We've all heard of some rather absurd lawsuits that get filed- they
often sound so ridiculous that it's easy to doubt their legitimacy and
believe it is just escalated pub banter. You must have heard of the
people that sue fast food chains because they get fat, or the burglar
that sues his victims because he injured himself exiting the
property... there was even an American man in 2006 who filed a suit
against Michael Jordan, due to emotional distress caused by looking
like the famous basketball star.
The latest lawsuit to catch my
attention comes from a Miss Trina Thompson, a 27 year old new graduate
from New York's Monroe College. Thompson is claiming $72,000
compensation from her college, to reimburse her for tuition and to
cover the damages of emotional stress that has resulted from her
inability to find a job, 3 months after graduating.
claims that the career's service 'did not try hard enough to help' the
struggling graduate, who has received minimal attention from the many
employers she has contacted since leaving the school.
reports that Thomson has even gone so far as to encourage other
students to do the same: "It doesn't make any sense: They went to
school for four years, and
then they come out working at McDonald's and Payless. That's not what
A spokesperson from Monroe College has
retaliated by suggesting that Ms Thompson's lawsuit is "completely
without merit", which, let's face it, is most definitely fair!
My least favourite phrase is about to come out of my mouth and I'm sorry, but unfortunately in the 'current climate
it is a tough time for jobseekers. Not only are a new batch of fresh
faced, budding graduates being added to the already dwindling job
market every summer, but they join those that have been jobseeking for
a long time, along with the victims of recession- those who have been
made redundant due to companies going into administration, or cutting
back on costs to avoid the looming business bankruptcy.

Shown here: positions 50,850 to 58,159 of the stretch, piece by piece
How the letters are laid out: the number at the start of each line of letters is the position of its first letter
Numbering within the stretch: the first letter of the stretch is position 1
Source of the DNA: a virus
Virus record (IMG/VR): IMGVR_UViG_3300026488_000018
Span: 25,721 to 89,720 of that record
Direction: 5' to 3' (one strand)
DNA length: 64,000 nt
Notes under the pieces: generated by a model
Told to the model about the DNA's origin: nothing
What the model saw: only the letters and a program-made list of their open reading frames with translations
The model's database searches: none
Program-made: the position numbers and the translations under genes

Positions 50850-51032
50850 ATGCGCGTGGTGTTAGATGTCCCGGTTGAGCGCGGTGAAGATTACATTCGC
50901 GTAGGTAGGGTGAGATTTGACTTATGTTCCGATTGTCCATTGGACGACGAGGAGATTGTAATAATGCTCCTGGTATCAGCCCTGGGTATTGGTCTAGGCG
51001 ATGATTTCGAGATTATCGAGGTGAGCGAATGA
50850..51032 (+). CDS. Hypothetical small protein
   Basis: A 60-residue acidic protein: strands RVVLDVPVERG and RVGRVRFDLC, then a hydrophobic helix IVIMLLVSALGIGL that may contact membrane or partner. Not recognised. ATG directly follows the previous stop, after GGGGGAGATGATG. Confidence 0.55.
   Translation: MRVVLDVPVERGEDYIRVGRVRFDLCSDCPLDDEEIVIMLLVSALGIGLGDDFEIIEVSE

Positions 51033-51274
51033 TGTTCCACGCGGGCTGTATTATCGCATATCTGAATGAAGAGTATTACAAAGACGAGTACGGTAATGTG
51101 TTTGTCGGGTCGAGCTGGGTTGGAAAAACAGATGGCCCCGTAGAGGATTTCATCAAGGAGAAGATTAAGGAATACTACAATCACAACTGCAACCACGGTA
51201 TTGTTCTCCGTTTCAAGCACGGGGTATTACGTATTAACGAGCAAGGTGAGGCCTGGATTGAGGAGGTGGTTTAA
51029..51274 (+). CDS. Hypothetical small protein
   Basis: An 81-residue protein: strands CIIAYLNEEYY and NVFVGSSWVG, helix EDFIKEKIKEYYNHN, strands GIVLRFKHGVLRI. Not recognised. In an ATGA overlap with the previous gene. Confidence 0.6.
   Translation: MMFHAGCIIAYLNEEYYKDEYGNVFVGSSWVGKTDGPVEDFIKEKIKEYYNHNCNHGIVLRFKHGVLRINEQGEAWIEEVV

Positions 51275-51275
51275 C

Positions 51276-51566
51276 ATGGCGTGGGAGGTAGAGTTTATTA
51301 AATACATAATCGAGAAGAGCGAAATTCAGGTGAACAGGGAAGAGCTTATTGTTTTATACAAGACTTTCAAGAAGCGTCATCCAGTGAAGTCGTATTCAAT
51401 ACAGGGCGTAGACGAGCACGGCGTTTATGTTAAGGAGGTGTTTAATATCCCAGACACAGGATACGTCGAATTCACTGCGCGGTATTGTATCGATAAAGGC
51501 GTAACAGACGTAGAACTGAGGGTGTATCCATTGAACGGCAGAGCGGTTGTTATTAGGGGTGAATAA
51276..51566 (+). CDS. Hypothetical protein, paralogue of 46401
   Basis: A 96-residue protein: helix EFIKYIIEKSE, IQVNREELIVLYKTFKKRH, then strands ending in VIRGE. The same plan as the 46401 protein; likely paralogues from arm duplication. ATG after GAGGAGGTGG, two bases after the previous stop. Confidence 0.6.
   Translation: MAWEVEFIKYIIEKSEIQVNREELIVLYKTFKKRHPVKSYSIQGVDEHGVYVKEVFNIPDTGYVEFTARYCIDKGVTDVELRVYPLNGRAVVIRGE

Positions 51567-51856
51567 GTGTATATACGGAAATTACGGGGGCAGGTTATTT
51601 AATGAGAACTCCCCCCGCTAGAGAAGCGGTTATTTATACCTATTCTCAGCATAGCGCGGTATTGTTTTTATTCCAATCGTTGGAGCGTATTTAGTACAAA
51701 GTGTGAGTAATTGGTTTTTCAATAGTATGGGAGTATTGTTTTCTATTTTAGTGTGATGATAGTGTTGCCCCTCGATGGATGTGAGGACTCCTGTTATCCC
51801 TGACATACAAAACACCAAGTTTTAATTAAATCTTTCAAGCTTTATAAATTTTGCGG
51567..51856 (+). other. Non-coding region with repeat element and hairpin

tough reality is that at a time of recession, there is inevitably a
shortage of jobs, especially in sectors which may have previously
housed an abundance of opportunities for graduates. Graduate programmes
more scarce, and opportunities in retail and other areas
have been suitably affected by the fact that people are keeping a
closer eye on their money. Graduates have every right to feel
frustrated by the tough times ahead, coming out of uni poor and
penniless and then trying to find an opportunity that you feel your
degree has earned you; it's not easy!
I have friends clinging on
to part-time work post-graduation, others that have been looking for
jobs for a long time... I even have some that have so little faith in
the job market that they have gone back to hide in their uni bubble for
a bit longer by doing post-grad courses; just to escape the harsh
jobseeking reality. Graduate or not we know times are tough, and yes it
frustrating, and maddening, and pretty darn unfair.
It might be all of those things but the fact remains that a University or college education doesn't guarantee
a job- especially not in a time when jobs are far more oversubscribed
than usual. So Miss Thompson's lawsuit allows her to unfairly blame her
place of learning for something that is so far beyond their control!
There is no fast-track to a great job in a... [ugh that word again!]
you guessed it, 'recession', and jobseeking will require extra effort,
hard work, and a lot of patience before things come to fruition. This
certainly doesn't mean that a degree is pointless, or a waste of
time... far from it! There is a lot to be gained from a degree, far
more than you'll see written on your diploma in the end. So graduates
keep your chins up, and before you start reaching for the yellow pages
to find a solicitor, why not check out my jobseeking tips
on this blog
to help you sharpen your jobseeking techniques.
My mantra for this week is how to turn this story around- instead of
spending time moping, or filing lawsuits, what positive action can be
taken to find your next job? If the old method of bombarding employers
with your CV just isn't working, how can you utilise social networking
to your advantage? If your local paper is full to the brim with jobs
you've crossed out, where else can you look for vacancies?
All this and more will be answered by my next blog post, so keep reading, stay positive, and happy job hunting